Tele: Australia’s kidnap capital revealed [and it’s Sydney]

Kidnappers used knives, guns and sometimes no weapons at all to abduct more than 500 victims in a string of crimes committed around the country in the past financial year.

But one state stood out as the kidnap capital of Australia according to statistics by the Australian Bureau of Statistics (ABS).

Out of 534 kidnappings and abductions, 225 of them were in New South Wales.

Victoria recorded the next highest number with 158 people abducted or kidnapped, while Queensland and South Australia had just 59 recorded cases each according to the ABS.

Virtual kidnapping scams targeting Chinese students living in Australia are continuing to operate. Picture: Supplied/ NSW Police

In Victoria, NSW and South Australia there were more women than men who were the victims of kidnapping and most of the women were in the 20 to 34 year old age bracket.

But in Queensland was a very different story for kidnap crimes. The statistics showed there were more men than women kidnapped, and the age range of victims was aged 19 and younger. Most kidnap victims in Queensland are abducted by strangers.

Across Australia the most kidnappings took place in a residential location and more knives were used than guns.

But in the vast majority of cases, there was no weapon used, according to the ABS Statistics.

In NSW, Victoria and SA most of the kidnappers were known to their victims, either as family members or someone in their wider circle.

Northern Territory was the only State or Territory to record no kidnappings.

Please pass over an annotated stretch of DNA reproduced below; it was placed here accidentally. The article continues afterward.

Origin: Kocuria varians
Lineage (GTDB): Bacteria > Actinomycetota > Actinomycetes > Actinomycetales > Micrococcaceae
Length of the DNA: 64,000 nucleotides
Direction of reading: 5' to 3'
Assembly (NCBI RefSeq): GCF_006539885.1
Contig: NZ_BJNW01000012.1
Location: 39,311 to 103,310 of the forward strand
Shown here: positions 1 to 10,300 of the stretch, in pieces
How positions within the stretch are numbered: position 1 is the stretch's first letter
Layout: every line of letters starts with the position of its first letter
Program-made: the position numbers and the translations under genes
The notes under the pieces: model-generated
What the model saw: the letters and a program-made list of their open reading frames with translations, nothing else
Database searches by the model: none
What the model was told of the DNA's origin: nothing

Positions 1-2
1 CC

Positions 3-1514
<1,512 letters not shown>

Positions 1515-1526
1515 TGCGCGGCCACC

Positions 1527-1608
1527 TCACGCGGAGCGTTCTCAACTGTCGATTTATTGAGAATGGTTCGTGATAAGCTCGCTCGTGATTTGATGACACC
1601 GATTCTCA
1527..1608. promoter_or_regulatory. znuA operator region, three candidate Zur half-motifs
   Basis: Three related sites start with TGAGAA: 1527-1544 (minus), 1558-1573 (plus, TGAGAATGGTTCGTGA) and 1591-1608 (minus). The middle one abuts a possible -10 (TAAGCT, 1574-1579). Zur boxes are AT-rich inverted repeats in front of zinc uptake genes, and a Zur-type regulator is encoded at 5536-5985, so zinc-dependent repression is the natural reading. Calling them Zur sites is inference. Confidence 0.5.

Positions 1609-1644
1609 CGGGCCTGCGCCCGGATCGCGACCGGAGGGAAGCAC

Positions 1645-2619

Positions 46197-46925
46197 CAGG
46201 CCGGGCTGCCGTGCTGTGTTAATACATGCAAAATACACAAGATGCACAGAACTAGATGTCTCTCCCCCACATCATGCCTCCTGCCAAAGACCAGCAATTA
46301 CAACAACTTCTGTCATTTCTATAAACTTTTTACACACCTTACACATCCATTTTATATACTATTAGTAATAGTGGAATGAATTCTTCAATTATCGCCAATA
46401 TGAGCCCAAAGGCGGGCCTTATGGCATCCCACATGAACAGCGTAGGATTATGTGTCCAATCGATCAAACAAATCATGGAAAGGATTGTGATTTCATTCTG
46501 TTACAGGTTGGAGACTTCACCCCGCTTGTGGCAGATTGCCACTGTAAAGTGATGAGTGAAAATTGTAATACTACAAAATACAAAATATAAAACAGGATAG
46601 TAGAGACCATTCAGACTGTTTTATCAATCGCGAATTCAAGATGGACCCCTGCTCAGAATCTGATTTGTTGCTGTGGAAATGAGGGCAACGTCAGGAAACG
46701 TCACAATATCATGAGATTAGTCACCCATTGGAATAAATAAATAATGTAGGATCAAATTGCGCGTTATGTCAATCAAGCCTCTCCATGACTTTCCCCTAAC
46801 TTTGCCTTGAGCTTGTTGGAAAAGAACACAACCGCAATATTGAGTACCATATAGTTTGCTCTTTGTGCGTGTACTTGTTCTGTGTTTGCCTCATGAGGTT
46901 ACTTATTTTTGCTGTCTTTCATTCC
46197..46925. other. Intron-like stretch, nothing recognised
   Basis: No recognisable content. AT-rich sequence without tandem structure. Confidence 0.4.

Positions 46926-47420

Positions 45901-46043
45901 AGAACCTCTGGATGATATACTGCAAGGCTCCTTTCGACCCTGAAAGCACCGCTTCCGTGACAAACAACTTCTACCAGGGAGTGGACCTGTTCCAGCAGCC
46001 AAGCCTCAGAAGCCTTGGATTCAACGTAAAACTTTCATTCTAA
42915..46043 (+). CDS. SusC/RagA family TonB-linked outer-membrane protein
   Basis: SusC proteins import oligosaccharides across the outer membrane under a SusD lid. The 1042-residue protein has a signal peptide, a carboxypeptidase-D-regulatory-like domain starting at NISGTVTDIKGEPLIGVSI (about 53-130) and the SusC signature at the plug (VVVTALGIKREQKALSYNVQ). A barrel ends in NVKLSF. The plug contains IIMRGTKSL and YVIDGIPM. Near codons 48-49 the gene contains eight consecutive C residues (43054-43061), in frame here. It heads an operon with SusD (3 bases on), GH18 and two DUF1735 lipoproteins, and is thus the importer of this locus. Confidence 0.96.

The numbers of kidnappings have dropped slightly in the past 10 years. In 2010 there were 597 kidnappings but the numbers are up from 2015 when the number was 511.

Police clear up rates in NSW, VIC and QLD show that 30 days after the kidnap crimes, more than half of the cases had been finalised with the offender charged.

In the past year there has been a spate of kidnap for ransom cases but with a twist.

These cases have involved “virtual kidnappings” targeting mainly Chinese students with families that were perceived to be rich.

Eight incidents of virtual kidnappings were reported to the NSW Police last year with scammers obtaining more than $3 million in ransom payments.

In one recent case, two Chinese students were involved after being psychologically manipulated by a crime gang.

A 22-year-old male uni student was convinced by scammers posing as Chinese authorities that he had to hide another female student as she was a protected witness.

Police said the 18-year-old female student had also been conned with threats from the scammers pretending to be Chinese police, claiming she was implicated in a crime. They told her the situation would be fixed if she followed their instructions and gave them a large sum of money.

NSW Detective Chief Superintendent Darren Bennett has said the scammers have the skills and the cultural triggers to make people feel they’re under threat and that they’re working on behalf of Chinese authorities.

He has warned the virtual kidnapping scams targeting Chinese students are continuing to operate and preying on the vulnerabilities of students who are not in direct physical contact with their families.

The NSW Crime Commission has reported that gangsters kidnapping gangsters for large ransoms of illegal drugs was the biggest trend in organised crime in NSW last year.

A NSWCC report said in many cases the victims were tortured during their kidnapping in an attempt to get family members to pay the ransom.

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